“I was collaborating with other special education teachers who had been in the field for five-plus years, so they had so much experience and expertise I gained from,” she said. “It completely changed my relationship with my students and my whole class dynamic. It was amazing.”

North to Alaska

Hannah and her fiance, Adam
Hannah and her fiance, Adam

After LeBlanc graduated with a bachelor’s degree in elementary education from Culver-Stockton College in 2016, she intended to follow in her father’s footsteps in an additional way by joining the Peace Corps.

“I went to a job fair, and the Peace Corps didn’t show up,” she said. “I was really bummed out about it. I kept making awkward eye contact with the lady at the Alaska school district booth. I thought, ‘If I don’t go over there, it’s going to be rude.’ So, I talked to her a little bit and said, ‘This sounds really interesting.'”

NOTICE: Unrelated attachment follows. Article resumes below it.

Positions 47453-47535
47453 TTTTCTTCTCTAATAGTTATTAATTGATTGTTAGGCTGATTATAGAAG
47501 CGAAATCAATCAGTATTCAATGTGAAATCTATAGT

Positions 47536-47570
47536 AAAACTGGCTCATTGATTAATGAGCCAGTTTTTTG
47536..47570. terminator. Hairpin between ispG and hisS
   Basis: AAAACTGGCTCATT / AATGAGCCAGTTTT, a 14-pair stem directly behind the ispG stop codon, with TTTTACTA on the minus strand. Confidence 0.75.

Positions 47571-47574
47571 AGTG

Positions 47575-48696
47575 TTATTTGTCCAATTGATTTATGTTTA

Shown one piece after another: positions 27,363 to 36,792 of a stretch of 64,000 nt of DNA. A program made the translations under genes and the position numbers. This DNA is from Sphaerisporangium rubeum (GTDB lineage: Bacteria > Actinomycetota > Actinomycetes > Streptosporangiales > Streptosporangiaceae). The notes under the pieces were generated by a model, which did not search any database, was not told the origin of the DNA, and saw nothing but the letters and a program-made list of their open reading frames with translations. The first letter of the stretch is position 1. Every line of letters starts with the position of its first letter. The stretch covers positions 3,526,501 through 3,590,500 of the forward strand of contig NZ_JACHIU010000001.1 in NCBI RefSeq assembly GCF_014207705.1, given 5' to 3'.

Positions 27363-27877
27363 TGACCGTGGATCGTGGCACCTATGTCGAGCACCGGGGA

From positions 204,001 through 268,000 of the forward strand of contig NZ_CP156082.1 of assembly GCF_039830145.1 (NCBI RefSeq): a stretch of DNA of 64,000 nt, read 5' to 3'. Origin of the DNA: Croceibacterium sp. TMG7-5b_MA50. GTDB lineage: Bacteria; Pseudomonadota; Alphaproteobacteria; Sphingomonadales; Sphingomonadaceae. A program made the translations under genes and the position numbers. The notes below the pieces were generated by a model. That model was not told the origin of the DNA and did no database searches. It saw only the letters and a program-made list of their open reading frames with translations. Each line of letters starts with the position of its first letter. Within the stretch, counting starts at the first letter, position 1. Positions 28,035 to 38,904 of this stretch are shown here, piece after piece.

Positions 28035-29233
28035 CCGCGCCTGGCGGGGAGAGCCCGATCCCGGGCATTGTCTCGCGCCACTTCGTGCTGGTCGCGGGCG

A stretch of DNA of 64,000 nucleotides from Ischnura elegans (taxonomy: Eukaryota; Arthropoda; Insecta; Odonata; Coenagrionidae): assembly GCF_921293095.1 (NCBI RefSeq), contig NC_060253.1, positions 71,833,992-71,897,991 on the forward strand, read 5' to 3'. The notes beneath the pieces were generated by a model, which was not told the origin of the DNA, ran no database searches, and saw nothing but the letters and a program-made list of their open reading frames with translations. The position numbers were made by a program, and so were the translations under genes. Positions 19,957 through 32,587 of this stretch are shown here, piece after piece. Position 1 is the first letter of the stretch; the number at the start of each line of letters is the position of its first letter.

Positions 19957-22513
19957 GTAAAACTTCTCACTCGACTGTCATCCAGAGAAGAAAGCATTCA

Next thing LeBlanc knew, she packed up and moved to a tiny fishing village 3,300 miles away from home and just 4 miles from the Bering Sea. That made for some interesting obstacles most online students don’t face, although she had lots of peace and quiet.

“There were times where an assignment was due at midnight in the lower 48 and I had to get it done earlier,” she said. “I emailed my professors, who were really good about the situation. It was hard sometimes because we wouldn’t have power for a couple of days. When I explained to them, they were more than understanding. I didn’t ask for an extension. I just said, ‘I’m sorry. I know it’s not my best work.’ They’d say, ‘No, it’s fine. Here, take this time.'”

LeBlanc was born in Riyadh, Saudi Arabia, and moved to the United States when she was 15 years old. Her parents are both American, but her dad was in the Peace Corps and her mom was teaching in Africa when the two met in Ethiopia.